Someone go back in time and bitch slap me for thinking that shorting oil and the euro into a summer global slowdown was a cool idea.
Rarely has someone been so right while at the exact same moment been so completely wrong.
Thank God for 30%+ cash positions…
Sure I could sit here and gloat, now that oil inventories have ticked higher at twice expectations and global demand forecasts have been torn up. I could, because I told you this wasn’t over, and because I mentioned explicitly that a one off inventory drawdown was more likely noise than anything substantive. Seems that oil actually didn’t have anywhere important to go, so it went back to storage.
I could do that; but I’m not going to.
I’m not going to gloat because that’s what the market wants. It wants to see me give off hearty guffaws so it can reverse higher in my face and make me look like a jackass. It wants to crush my reputation before it does what I know it will inevitably do, because that would hurt me the most. The market is a cruel mistress, like that.
So instead, let’s chat about the global demise of hedge funds.
It’s been riveting, watching the hedge fund structure almost totally impale itself over the last five years. On the face of it, hedge funds should be uncontestably preferable to other financial structures. They have more options at their disposal, and they’re comprised of money from wealthier, (allegedly) savvier investors. There should be no reason for the near total demise of the industry. Yet, here we are.
Why did this happen? Well, the fees are obvious; it’s difficult to outperform when you’re nabbing 2% of all assets under management, then scalping your clients for 20% of any gains in any year. That’s just ridiculous anyway, without your “sage” advice coming attached.
But I think the biggest single problem hedge funds have faced is a saturation of the field with morons.
The hedge fund structure on its own is solid. It’s ideal, even; you have a core group of successful men and women who come together to gain access to expanded options for their money. Under reputable oversight, that should always come out ahead. And the earlier pioneers of the approach did do very well. But like anything that’s popular, it eventually draws out the two bit hucksters and spectacularly untalented self-promoters, who work hand in hand to drive the reputation of the entire sector into the ground.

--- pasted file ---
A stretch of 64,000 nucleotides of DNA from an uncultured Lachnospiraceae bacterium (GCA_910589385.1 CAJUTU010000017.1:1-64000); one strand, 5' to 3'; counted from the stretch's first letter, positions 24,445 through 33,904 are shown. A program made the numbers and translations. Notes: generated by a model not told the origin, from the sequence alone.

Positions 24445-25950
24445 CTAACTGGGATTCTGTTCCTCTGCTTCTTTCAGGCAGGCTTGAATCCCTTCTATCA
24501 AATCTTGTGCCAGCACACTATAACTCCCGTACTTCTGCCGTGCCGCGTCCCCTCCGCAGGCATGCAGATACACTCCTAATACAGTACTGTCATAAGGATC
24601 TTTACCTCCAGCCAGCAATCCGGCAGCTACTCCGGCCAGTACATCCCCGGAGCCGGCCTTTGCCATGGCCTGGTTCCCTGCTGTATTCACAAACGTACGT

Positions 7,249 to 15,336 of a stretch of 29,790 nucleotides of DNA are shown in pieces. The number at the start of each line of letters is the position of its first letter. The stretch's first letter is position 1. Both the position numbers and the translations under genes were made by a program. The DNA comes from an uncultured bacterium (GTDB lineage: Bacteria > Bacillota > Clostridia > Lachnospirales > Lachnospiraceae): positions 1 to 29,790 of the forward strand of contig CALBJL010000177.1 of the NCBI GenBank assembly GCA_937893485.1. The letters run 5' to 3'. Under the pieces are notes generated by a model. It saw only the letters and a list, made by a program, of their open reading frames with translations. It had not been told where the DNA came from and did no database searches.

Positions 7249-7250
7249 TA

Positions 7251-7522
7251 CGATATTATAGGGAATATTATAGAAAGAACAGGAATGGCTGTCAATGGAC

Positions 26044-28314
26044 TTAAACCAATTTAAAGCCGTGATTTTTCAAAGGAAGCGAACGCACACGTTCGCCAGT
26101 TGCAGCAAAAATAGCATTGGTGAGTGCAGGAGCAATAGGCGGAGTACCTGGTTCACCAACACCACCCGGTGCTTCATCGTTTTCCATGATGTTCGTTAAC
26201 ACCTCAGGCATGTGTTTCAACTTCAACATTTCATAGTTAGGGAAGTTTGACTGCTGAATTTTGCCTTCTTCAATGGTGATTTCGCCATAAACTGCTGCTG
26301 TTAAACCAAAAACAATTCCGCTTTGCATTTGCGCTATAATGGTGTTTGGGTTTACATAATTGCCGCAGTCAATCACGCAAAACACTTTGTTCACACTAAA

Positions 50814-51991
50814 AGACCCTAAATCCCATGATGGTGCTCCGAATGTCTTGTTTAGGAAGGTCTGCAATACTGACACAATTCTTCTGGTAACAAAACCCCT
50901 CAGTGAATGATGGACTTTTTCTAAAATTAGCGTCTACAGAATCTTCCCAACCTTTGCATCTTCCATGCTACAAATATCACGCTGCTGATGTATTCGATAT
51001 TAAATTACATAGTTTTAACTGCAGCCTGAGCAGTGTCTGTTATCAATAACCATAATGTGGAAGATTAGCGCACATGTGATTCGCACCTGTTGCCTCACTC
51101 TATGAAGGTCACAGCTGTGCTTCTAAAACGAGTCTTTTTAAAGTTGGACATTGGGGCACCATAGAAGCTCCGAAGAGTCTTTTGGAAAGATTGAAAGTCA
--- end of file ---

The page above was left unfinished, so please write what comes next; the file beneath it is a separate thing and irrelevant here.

The 2/20 payment method needs to be looked at to clean the space up. As it stands, an adept marketing major with no special understanding of investing can sell themselves as life extending snake oil and, even if he or she does a God awful job, make a killing. 2% of assets is twice the pay you’d get heading a mutual fund, and these strumpets would never stand a chance of launching past the regulations and oversight that come with one of those. Who cares that the clients are losing their shirts? Sultry words and a nice smile can get them to bunker down for a few years at least, which is still a fat payoff.
The hedgies are in need of a good rain of fire to raise their Sodom and Gomorrah to the ground. Turn those cheap frauds to pillars of salt, and all of that. When the smoke clears, the real deals can set about restoring the reputation of what should be the preeminent investment platform in modern finance.
Waiting for an oil market correction is a lot like watching toddlers playing with toys from the next age category up. The pieces are all there, and they’re having the time of their lives, but they sure as hell have no clue where anything goes.
Italian numbers were just abhorrent this morning. And the long assumed 8% growth rate of China has been humiliated. European recovery and Chinese domination were all cornerstones of the global growth theory. They have since been shattered, but like Wile E. Coyote, the market hasn’t quite worked out that things have changed.